Borrowing from epidemiological and economic analysis, we argue that the central constructs by which children are judged educationally rest in contrastive judgements and that such judgements are based on 'everyday' constructs - not objective descriptors. But because these everyday constructs become seemingly objectified by the procedures and discourses of education, they appear reliable and objective. The insistent process of contrastive judgement based on these everyday constructs has its result in cohorts of children forever being judged unfavourably next to others. A model to frame the process is outlined and consequences for children's acceptance and inclusion are discussed.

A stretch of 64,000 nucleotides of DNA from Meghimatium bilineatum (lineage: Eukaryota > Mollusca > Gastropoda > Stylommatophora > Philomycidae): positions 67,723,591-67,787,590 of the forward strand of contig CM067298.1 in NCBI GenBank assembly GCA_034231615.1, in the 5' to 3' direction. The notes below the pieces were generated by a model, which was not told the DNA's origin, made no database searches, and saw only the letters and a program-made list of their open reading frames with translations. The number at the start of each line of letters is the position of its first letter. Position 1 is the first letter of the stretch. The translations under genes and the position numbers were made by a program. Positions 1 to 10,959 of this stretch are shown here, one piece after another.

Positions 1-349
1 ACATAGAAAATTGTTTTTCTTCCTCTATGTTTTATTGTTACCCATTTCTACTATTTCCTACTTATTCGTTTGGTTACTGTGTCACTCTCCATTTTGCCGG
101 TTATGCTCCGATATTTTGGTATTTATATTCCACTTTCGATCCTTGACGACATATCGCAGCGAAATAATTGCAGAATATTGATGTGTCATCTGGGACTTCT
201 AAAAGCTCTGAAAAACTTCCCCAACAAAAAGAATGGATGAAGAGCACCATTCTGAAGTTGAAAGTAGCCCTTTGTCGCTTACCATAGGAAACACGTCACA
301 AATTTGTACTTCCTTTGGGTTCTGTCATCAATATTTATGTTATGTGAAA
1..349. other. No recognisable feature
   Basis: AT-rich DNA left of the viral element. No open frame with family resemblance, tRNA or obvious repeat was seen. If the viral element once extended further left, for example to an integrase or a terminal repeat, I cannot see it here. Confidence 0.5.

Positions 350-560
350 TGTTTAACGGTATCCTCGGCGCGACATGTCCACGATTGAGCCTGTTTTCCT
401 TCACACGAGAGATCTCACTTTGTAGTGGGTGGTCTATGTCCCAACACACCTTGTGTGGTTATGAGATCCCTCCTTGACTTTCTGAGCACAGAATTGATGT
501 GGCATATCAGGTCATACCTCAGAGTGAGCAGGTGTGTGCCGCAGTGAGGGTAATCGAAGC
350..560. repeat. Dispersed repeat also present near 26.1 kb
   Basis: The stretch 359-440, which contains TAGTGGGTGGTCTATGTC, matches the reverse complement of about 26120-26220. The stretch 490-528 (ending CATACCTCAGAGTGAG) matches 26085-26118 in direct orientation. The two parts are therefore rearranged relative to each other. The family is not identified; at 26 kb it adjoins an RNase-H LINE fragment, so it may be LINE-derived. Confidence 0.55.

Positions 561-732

|Number of pages||16|
|Journal||British Journal of Educational Studies|
|Publication status||Published - 1 Dec 2005|
- inclusive education
- contrastive judgement